The question after I passed the School Certificate at last was what to do with me next. I was now seventeen and a half and could have gone straight on to University at Edinburgh to do medicine. But my father did not think I was mature enough and wanted to wait another year or two. I did not agree with him but did not feel particularly strongly about it. I knew the average age of entry to medical school was eighteen and a half. But now fate stepped in to decide the issue. Nobody had ever taken the Higher Certificate in Kenya before, but Weller's father was the Director of Education and he thought it would be a feather in his cap if he could persuade enough boys to stay on at the Prince of Wales school for another two years to sit this exam. A circular was sent round to all the senior boys’ parents. Eight of us agreed to have a go. The Education Department had agreed that they would fund the extra expense involved if there were at least six of us.

So I was now committed to staying on another two years. During that time I hoped to see a bit more of Kenya, and if I liked it I might settle down there after I had qualified. Little did we know that before I ever qualified there would be another world war after which the whole political situation in Kenya was to be altered with Mau-Mau and independence looming over the horizon.

When the next term began it was found that two boys had dropped out leaving six of us. The subjects we were to take were physics, chemistry and math­ematics- the science trio. It meant enormous expense for the education depart­ment. A huge amount of equipment had to be purchased solely for our use, and I don't think Mr Weller was very popular with the Treasury who had to fund it.

In the end it turned into farce. One by one the others dropped out and for the second year of study I was on my own. I had two teachers entirely to my­self. A Mr Aston took me in physics and maths, and a South African (whose name I cannot recall) took me for chemistry.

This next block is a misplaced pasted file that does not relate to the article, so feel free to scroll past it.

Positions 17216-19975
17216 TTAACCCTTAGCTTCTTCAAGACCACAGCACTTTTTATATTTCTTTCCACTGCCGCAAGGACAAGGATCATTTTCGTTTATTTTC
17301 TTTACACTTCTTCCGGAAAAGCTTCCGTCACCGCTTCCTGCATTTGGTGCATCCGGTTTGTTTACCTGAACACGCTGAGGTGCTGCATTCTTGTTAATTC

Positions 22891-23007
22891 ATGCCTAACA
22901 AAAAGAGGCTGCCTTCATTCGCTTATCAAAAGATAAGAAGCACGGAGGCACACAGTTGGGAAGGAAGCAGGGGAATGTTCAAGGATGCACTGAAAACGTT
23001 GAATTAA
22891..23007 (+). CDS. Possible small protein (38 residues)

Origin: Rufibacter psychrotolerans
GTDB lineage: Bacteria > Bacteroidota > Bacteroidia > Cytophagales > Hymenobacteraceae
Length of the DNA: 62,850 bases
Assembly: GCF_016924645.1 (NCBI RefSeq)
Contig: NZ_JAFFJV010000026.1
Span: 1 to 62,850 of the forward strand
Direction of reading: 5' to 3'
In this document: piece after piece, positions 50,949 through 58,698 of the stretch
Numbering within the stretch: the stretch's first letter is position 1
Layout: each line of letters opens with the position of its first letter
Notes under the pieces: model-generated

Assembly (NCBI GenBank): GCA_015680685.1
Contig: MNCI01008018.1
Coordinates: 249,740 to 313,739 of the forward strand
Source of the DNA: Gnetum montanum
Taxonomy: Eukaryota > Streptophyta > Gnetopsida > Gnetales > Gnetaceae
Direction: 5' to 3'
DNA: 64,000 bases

I soon discovered, rather to my surprise, that advanced chemistry consists to a large extent of applied mathematics, and physics almost entirely so. This was just up my street- as maths has always been my strong subject Mr Aston found me a willing pupil. Advanced maths starts off with integral calculus and he was surprised how quickly I mastered it. Calculus is not easy, but once you get the hang of it, it is just a question of doing it step by step and I found it quite fascinating. The chemistry teacher merely dictated notes which he had prepared himself, and very good notes they turned out to be. He assured me that if I knew those notes thoroughly I was bound to pass. He turned out to be quite right.

Even Weller, the son of the Director of Education, dropped out of the course after the first four terms. He was made head boy for his last year- a job he was most unsuited for as he was far too absent minded.

The rest of the narrative concerning this period describes various characters Claud met in Kenya leading up to his return to U.K. in 1935. I wonder if my father ever did have his name put on a board in the school! I am hoping to add illustrations to my father's writings - he died in 1994. Do you have any photos concerning the school of that period. Various other ancestors of mine were old Kenya hands. My father's uncle Ted Sanderson was the first town clerk of Nairobi, his other uncle Arthur Watson became the second. My father's cousin's husband Charles Taylor became head of the coffee growers association. Another cousin Dorothy Noad ran the Highland School in Nairobi. I wonder if you know anything of that school?